Nikolaus H. Fischer | LSU Chemistry

Nikolaus H. Fischer

 

 Nikolaus Fischer

Nikolaus (Klaus) H. Fischer

Emeritus Professor

Bachelor Degree:  University of Tübingen, Germany, 1960

Doctor of Natural Sciences: University of Tübingen, Germany, 1965

PostDoc: University of Texas, Austin, 1965-67

Cantonaler Assistant: University of Zürich, Switzerland, 1968-70

 

Biography

Klaus Fischer was born in 1936 in the small farming village Kunzendorf/Biele in the then German Province of Silesia, now named Trzebieszowice, Poland. There he went to elementary school until the expulsion from their homeland in 1946. The family got settled in Suedlohn/Westphalia in western Germany, where he continued his elementary education and completed Middle School in the neighboring town Stadtlohn in 1954. Two years of schooling as a technical chemist (Chemotechniker) followed. After a one-year stint in a major chemical company, he registered as a chemistry student at the University of Tübingen in Tübingen, Germany. There he was awarded the equivalents of BS (1960) and MS degrees (Diplom-Chemiker-1963) and the Doctor of Natural Sciences in Chemistry (organic synthesis) in 1965. After two years of postdoctoral work at the University of Texas at Austin, he joined the faculty of the Department of Chemistry at LSU in 1967. From 1968 to 1970, he had to return to Europe due to visa regulations, where he held a position of Assistant in the Organic Chemistry Institute at the University of Zürich, Switzerland. Klaus served on the Faculty at LSU (since 1979 as Professor of Chemistry and from 1997 to 1999 as Charles Barré Professor) until his retirement in 1999. He was also an Adjunct Professor of Botany during the 1990s. From 1999 to 2003, he was Professor and Chair of the Department of Pharmacognosy, and Research Professor, RIPS in the School of Pharmacy at the University of Mississippi in Oxford, MS.

While at LSU, Klaus’ hobbies included singing in the bass section of the Baton Rouge Choral Society (later Baton Rouge Symphony Chorus). He could be seen jogging or at the tennis courts on the LSU Campus. Since his retirement, he and his wife Helga enjoyed traveling. He is presently working on the genealogy of his family and the history of his lost homeland Silesia. This study resulted in two books.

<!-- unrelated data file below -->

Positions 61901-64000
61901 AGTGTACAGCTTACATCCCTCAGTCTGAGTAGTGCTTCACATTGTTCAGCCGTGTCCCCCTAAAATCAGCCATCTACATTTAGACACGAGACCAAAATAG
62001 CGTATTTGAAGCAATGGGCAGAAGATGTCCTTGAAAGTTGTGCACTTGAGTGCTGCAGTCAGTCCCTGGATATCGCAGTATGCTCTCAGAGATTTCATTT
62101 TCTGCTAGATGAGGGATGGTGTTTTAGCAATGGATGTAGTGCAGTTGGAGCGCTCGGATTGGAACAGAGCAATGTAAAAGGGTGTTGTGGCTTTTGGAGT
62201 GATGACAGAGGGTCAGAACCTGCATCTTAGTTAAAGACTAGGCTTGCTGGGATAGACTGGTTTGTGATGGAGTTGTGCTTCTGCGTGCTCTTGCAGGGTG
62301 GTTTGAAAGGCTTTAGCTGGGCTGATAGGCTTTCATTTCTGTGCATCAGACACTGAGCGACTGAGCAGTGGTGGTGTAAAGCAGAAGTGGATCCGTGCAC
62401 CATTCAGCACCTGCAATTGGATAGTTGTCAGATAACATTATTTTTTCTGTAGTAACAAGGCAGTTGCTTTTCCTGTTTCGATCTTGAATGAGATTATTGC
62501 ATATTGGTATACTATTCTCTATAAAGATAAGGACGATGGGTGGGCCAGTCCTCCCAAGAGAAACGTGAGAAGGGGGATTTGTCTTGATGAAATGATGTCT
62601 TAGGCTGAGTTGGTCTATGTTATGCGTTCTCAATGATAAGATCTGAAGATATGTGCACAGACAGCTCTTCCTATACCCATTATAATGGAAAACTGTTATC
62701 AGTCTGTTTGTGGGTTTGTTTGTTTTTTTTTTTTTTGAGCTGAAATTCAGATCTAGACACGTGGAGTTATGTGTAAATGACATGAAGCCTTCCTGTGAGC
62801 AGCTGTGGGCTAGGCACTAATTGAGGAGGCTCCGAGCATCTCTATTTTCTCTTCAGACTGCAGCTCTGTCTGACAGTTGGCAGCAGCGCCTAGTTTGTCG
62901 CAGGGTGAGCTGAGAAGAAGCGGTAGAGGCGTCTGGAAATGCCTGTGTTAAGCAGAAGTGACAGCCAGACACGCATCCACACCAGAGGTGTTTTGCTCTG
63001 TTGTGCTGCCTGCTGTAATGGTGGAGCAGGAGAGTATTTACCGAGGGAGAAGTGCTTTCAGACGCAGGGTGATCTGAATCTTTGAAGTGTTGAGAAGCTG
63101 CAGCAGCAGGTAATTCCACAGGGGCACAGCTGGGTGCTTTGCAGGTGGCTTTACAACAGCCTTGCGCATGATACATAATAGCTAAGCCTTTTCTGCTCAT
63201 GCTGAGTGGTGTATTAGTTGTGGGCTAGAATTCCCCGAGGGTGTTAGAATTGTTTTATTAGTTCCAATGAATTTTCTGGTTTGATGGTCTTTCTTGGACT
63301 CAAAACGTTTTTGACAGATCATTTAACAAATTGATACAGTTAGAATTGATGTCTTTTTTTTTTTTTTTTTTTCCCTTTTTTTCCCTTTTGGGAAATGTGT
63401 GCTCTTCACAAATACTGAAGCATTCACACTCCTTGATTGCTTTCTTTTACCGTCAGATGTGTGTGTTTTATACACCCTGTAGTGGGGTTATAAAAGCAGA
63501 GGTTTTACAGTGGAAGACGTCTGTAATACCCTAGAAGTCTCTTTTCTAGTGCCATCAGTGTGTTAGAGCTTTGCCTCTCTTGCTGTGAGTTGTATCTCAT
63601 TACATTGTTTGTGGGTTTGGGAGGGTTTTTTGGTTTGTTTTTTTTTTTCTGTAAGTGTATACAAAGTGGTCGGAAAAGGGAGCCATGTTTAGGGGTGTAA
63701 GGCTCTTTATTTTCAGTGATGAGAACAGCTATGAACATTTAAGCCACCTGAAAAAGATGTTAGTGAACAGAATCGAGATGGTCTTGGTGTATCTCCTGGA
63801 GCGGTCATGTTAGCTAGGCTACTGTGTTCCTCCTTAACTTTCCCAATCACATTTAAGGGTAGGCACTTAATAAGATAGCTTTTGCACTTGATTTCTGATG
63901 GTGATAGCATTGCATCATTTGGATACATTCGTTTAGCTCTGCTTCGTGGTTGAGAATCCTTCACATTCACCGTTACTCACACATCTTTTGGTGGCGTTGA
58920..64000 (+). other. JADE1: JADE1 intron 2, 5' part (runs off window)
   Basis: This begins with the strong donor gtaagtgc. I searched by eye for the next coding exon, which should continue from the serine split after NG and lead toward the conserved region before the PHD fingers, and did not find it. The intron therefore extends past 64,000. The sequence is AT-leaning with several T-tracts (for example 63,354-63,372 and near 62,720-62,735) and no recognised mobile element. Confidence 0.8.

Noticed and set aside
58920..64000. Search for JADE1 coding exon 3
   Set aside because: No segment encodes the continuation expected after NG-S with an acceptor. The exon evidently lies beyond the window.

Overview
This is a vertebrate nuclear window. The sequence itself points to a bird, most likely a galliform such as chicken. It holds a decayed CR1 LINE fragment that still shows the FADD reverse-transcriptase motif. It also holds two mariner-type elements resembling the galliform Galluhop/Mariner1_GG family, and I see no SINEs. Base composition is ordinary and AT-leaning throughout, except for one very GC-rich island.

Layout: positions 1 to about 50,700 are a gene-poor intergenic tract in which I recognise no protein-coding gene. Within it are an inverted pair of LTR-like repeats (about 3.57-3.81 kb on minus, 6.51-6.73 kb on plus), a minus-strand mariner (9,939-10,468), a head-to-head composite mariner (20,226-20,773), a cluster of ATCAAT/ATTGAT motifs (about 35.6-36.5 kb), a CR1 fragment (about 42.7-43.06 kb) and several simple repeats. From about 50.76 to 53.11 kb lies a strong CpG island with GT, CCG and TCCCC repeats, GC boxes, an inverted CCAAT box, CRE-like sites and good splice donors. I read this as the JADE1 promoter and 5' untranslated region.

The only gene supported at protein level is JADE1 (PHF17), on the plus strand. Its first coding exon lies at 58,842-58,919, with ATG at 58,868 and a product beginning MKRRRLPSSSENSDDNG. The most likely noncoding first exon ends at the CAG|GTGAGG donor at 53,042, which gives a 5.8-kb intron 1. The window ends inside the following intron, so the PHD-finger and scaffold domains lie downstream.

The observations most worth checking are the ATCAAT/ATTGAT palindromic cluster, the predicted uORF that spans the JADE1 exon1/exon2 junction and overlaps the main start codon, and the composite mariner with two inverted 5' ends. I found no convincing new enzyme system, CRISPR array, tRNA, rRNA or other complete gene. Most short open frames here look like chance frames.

Research Interests

 Our research program in natural products chemistry involved the study of organic compounds from higher plants with a primary focus on the isolation, structure determination, chemistry, biomimetic and biosynthetic studies of terpenoids, in particular, sesquiterpene lactones. Our major early research was directed towards the areas of biochemical systematics (chemotaxonomy) in genera of the sunflower family. Furthermore, bioassay-guided searches for bioactive metabolites were performed and chemical modifications of active natural products gave information about structure-activity relationships. Other areas of attention included the isolation, chemistry and biosynthesis of natural polyacetylenes from plant hairy root cultures as well as chemical and mechanistic aspects of chemically mediated plant-plant interactions (allelopathy) in the Florida Scrub.

 

Honors and Awards

Corresponding Member of the Mexican Academy of Sciences (1997). President of the Phytochemical Society of North America (1995-1996). LSU Alumni Association Distinguished Faculty Award (1996). LSU College of Basic Sciences Award of Excellence in Graduate Teaching (1995). LSU Distinguished Research Master (1989). Charles E. Coates Memorial Award presented by the Baton Rouge Section of the ACS and AIChE (1987). LSU Distinguished Faculty Fellow (1979)

 

Publications

200+ refereed publications; 13 reviews; 1 book; 1 comprehensive monograph.

 

Former Ph.D. Students at LSU